The bed, because of its size, almost invariably becomes the center of any room in which it is placed. Current trends in interior decorating suggest pointing up this important piece even more and various devices are used to accomplish this. Intricately quilted spreads in colors once banned from bedrooms are popular at the moment as are wildly printed ones in vivid clashing colors. Used with them, in place of the old fashioned round bolsters or fat, flat pillow shams, are seen collections of small pillows which reiterate the color scheme of the room (just as the ones on a sofa do in the living room) and sometimes even add a brightening accent.
Lately, for use with plain colored spreads, exquisitely printed French flowery-designed pillow covers have become popular for this purpose. Usually scalloped and bound by h a n d in a contrasting color, and done on the finest linen, these have a feminine and decidedly luxurious look. They have the advantage too of being washable and so cannot only be kept looking fresh but also offer the opportunity for seasonal changes.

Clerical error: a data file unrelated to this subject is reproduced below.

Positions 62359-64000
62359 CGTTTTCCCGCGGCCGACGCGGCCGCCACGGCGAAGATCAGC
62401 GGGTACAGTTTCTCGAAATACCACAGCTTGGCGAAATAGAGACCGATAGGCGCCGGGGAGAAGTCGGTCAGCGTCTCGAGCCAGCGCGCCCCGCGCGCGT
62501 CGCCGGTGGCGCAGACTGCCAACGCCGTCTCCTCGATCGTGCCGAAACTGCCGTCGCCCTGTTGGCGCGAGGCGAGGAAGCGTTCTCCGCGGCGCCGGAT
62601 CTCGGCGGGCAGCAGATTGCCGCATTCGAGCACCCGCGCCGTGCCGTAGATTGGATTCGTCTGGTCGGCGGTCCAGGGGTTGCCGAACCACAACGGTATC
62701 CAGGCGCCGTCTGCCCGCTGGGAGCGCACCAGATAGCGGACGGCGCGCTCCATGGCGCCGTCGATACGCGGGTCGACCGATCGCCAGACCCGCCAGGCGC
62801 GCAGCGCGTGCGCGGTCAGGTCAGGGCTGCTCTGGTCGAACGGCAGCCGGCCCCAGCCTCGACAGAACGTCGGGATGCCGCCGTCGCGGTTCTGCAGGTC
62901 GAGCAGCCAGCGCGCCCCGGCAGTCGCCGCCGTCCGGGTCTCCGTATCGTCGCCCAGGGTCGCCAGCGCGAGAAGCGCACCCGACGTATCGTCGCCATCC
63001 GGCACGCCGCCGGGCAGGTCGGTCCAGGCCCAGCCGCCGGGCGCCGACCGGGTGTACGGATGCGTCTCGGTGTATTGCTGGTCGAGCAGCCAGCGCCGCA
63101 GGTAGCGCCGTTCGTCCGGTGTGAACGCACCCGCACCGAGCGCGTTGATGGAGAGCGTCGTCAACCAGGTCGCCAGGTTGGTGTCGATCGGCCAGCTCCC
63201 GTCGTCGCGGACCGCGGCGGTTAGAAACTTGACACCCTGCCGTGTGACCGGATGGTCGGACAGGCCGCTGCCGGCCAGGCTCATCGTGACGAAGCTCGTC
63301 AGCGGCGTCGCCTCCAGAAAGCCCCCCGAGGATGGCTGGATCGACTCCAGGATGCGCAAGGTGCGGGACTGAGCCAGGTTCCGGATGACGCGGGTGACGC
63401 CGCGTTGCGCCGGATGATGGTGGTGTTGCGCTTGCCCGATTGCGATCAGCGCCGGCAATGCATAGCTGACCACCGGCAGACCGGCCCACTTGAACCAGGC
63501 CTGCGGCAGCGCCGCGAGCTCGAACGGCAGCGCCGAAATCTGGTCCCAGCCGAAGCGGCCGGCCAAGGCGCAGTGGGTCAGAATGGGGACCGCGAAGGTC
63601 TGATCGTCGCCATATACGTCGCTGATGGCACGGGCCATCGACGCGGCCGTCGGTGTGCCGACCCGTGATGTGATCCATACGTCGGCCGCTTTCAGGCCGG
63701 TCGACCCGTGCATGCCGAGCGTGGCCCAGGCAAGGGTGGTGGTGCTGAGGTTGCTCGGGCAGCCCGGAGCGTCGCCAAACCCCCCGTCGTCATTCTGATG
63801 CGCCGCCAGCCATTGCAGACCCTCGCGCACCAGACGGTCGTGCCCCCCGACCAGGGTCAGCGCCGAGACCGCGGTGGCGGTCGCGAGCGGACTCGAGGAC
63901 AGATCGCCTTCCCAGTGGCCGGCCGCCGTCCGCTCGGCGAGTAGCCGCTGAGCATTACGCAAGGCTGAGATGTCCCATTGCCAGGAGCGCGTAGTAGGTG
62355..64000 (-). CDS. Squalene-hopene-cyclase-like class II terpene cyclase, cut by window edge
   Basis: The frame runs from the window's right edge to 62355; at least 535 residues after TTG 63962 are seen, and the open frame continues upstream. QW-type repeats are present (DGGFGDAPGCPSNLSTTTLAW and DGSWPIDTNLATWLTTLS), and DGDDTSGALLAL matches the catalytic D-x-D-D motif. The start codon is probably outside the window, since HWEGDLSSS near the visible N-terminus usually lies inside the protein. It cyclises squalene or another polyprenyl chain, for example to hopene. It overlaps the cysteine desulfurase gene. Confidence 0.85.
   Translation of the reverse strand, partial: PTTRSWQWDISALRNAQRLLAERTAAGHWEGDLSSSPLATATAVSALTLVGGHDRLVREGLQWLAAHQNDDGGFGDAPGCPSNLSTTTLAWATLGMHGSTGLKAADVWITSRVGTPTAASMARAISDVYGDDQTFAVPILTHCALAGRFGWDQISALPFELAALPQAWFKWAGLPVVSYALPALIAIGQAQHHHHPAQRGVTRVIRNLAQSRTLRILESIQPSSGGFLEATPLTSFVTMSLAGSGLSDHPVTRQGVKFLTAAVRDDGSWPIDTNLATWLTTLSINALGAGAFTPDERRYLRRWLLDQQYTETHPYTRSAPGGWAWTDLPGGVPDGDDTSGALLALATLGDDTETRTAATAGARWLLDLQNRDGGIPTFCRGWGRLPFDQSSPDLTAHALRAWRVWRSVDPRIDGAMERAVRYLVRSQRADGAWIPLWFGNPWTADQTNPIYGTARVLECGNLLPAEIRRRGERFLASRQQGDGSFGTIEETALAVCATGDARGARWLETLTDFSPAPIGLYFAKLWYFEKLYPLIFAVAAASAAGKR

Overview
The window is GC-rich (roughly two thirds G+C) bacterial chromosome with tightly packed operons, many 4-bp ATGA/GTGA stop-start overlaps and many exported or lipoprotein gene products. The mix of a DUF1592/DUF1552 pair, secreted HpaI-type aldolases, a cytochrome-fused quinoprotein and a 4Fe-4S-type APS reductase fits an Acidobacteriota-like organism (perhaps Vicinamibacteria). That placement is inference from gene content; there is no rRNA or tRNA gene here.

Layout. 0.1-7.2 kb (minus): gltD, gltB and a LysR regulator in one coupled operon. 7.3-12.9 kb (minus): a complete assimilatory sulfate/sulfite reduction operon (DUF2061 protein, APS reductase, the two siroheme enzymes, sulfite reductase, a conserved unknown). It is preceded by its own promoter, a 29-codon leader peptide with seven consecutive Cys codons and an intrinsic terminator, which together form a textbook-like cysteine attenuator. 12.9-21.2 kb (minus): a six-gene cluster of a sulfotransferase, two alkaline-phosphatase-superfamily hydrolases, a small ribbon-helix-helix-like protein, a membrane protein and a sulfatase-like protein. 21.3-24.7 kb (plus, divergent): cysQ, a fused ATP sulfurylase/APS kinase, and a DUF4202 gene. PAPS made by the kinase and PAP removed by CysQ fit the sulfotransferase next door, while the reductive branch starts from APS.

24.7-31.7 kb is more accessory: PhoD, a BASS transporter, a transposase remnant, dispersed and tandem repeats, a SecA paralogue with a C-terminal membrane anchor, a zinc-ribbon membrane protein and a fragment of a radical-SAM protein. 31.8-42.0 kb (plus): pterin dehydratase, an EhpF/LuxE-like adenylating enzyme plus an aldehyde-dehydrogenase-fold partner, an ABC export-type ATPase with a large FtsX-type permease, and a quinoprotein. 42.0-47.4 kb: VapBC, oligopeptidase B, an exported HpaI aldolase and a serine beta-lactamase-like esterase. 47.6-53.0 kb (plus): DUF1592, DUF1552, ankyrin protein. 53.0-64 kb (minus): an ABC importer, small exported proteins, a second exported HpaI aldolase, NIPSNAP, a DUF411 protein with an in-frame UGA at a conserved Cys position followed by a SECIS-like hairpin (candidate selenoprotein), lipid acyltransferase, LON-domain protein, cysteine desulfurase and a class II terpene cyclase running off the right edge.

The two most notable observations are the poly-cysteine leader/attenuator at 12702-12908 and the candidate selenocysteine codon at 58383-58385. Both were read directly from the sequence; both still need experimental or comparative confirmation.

Newest note of all is to add interest to the wall on which the bed is placed. Sometimes a paper matched to the print of the spread covers the single wall calling attention to it. In other cases; the fabric matching the spread is hung across the entire wall, gathered on a curtain rod hung on the wall at ceiling height. This particular device has the advantage of being a perfect cover-up tor badly worn plaster walls. To cover up a different sort of deficit, a jutting beam on the wall on which he chose to place the- bed in his own small apartment, an industrial designer used a folding screen just behind the head of the bed, eliminating a headboard. It was painted to match the wall but hung on it at random were a number of small black and white prints. In another home where the designer desired to place the bed on a wall with a window (though to the side, rather than directly at the head of the bed) the entire wall was covered with a paneled screen which had cane insets. This provided access to the window, allowed light to come through during the day but also created the feeling of a flat wall without a break on which to place the bed.